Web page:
Quick scan multi-party-computation

We are performing a quick scan for a pilot with secure multi-party computation (MPC) in Amsterdam.
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The Responsible Sensing Lab aims to make smart city systems more responsible on 4 levels: hardware, software, user-interface design and governance. On the software level, we are performing a quick scan to run a pilot with secure multi-party computation (MPC) in Amsterdam.

Multi-party-computation (MPC)

MPC is a cryptographic method that allows the analysis of different data sets without the need to share the data between parties. With this technique, repurposing data after an analysis with multiple parties is not possible. Also, MPC enables analyzing sensitive data without harming privacy or similar risks.

Zeki Erkin, associate professor at TU Delft and expert on MPC, is in the lead for the quick scan. Together with Zeki, we are looking for use cases that allow us to test MPC in Amsterdam. We see multiple opportunities in the mobility domain, in which many data are being produced and shared. The goal of a future pilot is to study how MPC could support the municipality in both data minimization and analyzing data without the risks that accompany data sharing.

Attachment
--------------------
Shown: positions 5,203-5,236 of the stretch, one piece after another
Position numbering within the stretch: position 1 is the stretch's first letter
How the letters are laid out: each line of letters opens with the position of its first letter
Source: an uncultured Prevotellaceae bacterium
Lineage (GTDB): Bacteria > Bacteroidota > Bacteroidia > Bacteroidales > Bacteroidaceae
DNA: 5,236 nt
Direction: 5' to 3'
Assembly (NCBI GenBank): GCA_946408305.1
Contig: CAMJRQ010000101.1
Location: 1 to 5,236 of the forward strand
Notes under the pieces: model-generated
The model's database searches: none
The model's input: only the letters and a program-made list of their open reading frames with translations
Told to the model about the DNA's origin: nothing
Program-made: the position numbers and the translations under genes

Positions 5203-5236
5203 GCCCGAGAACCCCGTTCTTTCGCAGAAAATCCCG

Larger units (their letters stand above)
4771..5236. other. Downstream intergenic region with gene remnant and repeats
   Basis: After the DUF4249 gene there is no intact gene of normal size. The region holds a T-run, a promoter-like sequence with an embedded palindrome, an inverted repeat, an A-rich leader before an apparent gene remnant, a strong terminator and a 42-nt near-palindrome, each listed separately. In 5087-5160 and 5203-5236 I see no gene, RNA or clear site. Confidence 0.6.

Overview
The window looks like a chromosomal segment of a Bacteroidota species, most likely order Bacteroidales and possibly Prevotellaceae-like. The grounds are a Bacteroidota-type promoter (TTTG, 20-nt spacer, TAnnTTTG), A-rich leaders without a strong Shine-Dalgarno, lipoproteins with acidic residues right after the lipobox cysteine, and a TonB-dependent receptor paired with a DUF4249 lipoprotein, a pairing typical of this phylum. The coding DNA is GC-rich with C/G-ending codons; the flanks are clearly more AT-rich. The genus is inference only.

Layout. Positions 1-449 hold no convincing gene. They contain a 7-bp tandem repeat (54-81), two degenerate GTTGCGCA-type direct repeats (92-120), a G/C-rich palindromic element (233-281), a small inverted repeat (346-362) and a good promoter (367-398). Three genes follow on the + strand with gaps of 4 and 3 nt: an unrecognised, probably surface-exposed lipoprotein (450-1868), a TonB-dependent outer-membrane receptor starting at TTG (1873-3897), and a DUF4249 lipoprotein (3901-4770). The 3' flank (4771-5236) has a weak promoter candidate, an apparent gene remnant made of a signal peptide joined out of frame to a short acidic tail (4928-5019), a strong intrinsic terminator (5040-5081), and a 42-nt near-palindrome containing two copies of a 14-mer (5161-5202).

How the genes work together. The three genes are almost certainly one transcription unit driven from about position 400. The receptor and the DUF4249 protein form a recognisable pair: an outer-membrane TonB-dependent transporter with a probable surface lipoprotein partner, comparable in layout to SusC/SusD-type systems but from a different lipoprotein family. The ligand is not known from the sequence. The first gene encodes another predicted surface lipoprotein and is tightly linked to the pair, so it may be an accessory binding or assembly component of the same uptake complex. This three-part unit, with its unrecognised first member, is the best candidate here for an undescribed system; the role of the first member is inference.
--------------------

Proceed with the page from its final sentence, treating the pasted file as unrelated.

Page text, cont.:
Data sharing for operational services and intelligence is crucial for a safe digital society. While doing so, it is also vital to protect our people against any privacy breaches. I believe MPC will play a key role in building safe and privacy-preserving solutions.”

— Dr. Zeki Erkin, Cybersecurity- en privacyconsultant en trainer bij ZEC Security en universitair hoofddocent bij TU Delft

A basic example of how MPC works

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Multiple parties collaborate to generate shared outcomes while the underlaying data remains hidden.

A basic example of how MPC works. Alice, Bob, Julia and Charles want to find out their group's average salary but don’t want to share how much they earn. The MPC protocol assigns each of them a secret, random value, the sum of which is equal to zero. The values are added to the salary figure which is shared with the MPC protocol. Now, the average salary can be calculated using the adjusted salary figures as the random values cancel out.

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Calculating the average salary of a group using MPC

Zeki Erkin

Cyber security and privacy consultant and trainer at ZEC Security & Privacy and Associate Professor at TU Delft

TU Delft